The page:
El Salvador has announced that foreign bitcoin investors will not have to pay tax on the profits they make through cryptocurrency transactions.
El Salvador Makes Things Easy for Foreign BTC Investors
The news comes just a little over a week after the Central American nation declared bitcoin legal tender. El Salvador is the first nation to make such a move, and now it looks like several others – such as Paraguay – are interested in following in the country’s footsteps.
Government advisor Javier Argueta says that this is likely a move to encourage foreign investment in the country. In a recent interview, he states:
If a person has assets in bitcoin and makes high profits, there will be no tax. This (is done) obviously to encourage foreign investment… There will be no taxes to pay on either the capital increase or the income.
While there are steps in place designed to increase investment in El Salvador, Argueta – who also serves as a personal advisor to president Nayib Bukele – says that there are also measures being instilled to ensure that none of the foreign investments are illicit, and that money laundering does not take place within El Salvador’s borders.
We are implementing a series of recommendations from international institutions against money laundering.
The road to bitcoin legalization in El Salvador has not been an easy one. The nation initially sought the help of major institutions such as the World Bank to implement its bitcoin agenda. The Bank ultimately said “no,” deciding that bitcoin was too risky and volatile. El Salvador then decided to move forward on implementing a digital future without assistance.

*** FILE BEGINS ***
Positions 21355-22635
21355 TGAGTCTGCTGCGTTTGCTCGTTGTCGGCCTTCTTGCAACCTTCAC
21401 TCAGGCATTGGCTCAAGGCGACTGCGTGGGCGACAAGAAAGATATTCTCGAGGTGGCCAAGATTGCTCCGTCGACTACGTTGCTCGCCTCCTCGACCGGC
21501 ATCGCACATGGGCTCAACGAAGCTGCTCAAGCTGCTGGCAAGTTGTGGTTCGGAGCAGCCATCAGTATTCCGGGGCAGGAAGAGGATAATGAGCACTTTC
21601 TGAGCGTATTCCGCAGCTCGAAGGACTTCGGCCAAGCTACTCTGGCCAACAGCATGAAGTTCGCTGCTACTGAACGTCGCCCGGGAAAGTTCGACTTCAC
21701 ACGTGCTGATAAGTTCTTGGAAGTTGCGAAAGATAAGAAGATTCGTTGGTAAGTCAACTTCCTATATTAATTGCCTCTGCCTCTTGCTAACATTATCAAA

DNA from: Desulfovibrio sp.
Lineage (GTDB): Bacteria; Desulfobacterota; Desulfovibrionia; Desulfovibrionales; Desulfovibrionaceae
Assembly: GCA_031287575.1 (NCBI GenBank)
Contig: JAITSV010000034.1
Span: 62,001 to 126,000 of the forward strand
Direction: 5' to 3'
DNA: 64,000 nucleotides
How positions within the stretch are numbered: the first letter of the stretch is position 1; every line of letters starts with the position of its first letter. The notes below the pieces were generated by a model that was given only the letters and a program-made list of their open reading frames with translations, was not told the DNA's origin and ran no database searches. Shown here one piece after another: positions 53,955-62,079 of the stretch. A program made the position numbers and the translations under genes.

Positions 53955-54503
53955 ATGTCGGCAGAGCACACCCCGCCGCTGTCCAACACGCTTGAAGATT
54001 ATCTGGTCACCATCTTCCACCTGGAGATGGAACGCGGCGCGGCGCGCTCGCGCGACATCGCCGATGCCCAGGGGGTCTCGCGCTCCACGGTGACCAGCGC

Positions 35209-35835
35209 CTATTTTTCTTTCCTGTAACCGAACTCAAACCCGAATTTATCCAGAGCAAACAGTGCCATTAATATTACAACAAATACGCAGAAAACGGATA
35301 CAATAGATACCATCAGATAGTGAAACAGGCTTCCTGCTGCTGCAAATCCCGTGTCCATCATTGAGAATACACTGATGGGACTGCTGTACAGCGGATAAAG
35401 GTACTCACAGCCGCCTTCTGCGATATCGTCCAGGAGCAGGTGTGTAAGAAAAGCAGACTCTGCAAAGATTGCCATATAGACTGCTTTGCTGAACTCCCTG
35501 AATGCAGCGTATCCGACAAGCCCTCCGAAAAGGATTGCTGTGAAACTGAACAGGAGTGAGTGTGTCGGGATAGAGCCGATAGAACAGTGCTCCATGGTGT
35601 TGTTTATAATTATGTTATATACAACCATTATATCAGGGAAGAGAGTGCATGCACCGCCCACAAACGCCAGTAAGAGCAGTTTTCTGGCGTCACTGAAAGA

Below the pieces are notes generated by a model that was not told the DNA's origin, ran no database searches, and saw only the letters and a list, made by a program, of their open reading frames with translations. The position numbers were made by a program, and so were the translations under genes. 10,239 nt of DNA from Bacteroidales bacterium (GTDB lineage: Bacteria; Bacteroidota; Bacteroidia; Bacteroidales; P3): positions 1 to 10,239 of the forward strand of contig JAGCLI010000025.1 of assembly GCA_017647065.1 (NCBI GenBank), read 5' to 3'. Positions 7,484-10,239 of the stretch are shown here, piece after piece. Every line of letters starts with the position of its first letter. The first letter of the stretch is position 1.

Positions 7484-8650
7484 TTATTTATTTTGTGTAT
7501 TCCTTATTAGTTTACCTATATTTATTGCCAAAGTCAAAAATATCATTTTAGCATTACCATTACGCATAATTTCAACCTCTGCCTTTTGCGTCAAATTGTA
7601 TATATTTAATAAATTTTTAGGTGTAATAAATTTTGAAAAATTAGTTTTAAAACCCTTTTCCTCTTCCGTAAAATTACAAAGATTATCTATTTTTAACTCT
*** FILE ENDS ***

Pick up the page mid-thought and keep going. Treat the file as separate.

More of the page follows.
The country even built a whole new digital wallet system known as “Chivo,” which is slang for “cool” in the country. The wallet was designed to assist citizens interested in trading bitcoin learn about the world’s number one digital currency by market cap. It even gifted many eligible traders with approximately $30 in BTC to help them get started.
BTC Doesn’t Intrigue Anyone
However, there were several individuals heavily opposed to the bitcoin agenda that El Salvador is so adamant about instilling. Protests have been forming in the country’s capital of San Salvador over the past several weeks, with people holding up negative signs and honking bullhorns to state that they are “just fine” when it comes to using the U.S. dollar, which is the currency that El Salvador has been reliant on up until this point.
Bukele has since come out to let people know that bitcoin is not being forced up on them. They simply have the option of using it should they so choose. He says that bitcoin is being adopted primarily to ensure that remittance payments become easier for people sending money home to their families while working abroad in the United States.